I was recently invited to do an interview to discuss the theory, practice and research of SWI on this podcast. The host was new to SWI which provided a rich opportunity to respond to the kinds of questions novices to this work typically have.  See Part 1 HERE and Part 2 HERE.  I recommend that you follow the links to videos of the interview as it is much more effective to describe orthographic conventions while looking the linguistic tools we use in SWI. Part 2 is divided into two videos -- the last one emphasizes the research.

 

This Newsletter points to the new article I published addressing misunderstandings and misrepresentations about SWI in the research (See more including abstract above.)

I point to rich new resources from Lyn Anderson and Ann Whiting (Caught in the Spell of Words)  for teachers/tutors working with SWI.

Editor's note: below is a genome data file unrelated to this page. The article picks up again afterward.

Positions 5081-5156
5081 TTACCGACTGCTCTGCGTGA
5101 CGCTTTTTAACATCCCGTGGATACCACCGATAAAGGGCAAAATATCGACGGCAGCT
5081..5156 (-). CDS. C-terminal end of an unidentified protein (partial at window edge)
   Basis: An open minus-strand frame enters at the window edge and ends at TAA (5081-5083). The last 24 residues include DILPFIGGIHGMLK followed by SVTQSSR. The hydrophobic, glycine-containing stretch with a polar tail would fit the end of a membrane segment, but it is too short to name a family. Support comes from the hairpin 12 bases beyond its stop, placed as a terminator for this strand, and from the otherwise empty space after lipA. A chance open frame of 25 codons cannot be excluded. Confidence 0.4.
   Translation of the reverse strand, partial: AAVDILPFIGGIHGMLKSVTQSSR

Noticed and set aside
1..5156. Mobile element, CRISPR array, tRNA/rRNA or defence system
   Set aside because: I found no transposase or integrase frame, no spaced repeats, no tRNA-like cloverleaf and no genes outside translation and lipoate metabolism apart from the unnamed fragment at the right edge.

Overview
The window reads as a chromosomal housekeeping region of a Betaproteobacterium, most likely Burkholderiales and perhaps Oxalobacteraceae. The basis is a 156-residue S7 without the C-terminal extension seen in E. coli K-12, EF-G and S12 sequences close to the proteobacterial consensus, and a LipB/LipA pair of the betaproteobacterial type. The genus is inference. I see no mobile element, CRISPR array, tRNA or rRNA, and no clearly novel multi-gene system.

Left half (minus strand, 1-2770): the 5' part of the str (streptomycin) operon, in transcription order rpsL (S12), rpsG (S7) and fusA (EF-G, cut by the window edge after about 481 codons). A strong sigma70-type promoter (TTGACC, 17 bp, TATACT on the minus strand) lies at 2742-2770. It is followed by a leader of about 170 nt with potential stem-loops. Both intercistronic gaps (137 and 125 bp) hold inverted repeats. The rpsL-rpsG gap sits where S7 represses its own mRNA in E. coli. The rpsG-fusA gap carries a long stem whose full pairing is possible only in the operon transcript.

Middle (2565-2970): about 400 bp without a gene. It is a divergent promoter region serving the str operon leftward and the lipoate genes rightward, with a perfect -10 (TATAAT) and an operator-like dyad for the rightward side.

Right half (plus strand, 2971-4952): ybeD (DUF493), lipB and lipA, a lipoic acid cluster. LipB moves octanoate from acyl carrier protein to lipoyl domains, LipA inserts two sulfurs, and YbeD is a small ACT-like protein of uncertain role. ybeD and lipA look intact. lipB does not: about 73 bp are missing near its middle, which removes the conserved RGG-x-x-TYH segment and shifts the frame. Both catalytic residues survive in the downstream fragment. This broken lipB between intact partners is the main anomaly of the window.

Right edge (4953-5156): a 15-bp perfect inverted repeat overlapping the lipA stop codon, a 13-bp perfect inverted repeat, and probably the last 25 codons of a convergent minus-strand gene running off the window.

I also point to resources related to learning with the newly available Tool Box 2 that I highlighted in the previous WW Newsletter #100.

WordWorks Newsletters & Resources

WW Newsletter #101: The return of the Real Spelling Tool Box 2 and more!

   

Click HERE for this Newsletter.

Click HERE for an inspiring story from a tutor that illustrates the fact that far from inhibiting the learning of grapheme-phoneme correspondences, studying these conventions within the context of morphology is a necessary condition for making sense of how grapheme-phoneme correspondences work.



Revised <sign> Lesson in “Teaching How the Written Word Works”

I have posted a pdf at this link on Real Spellers with a revised <sign> lesson after learning that what I had presented as an <-ify> suffix can be analyzed further. That pdf shares the evidence that convinced me to make this change. I also use this learning experience to share a key feature about matrices and word sums.

Books printed after May 2013 already include the revised lesson. You know you have the revised version if you see on <ify> suffix on the <sign> lesson on page 8. Even if you have the revised version, I recommend you download this pdf to gain from the explanation that helped me understand why this revision was needed.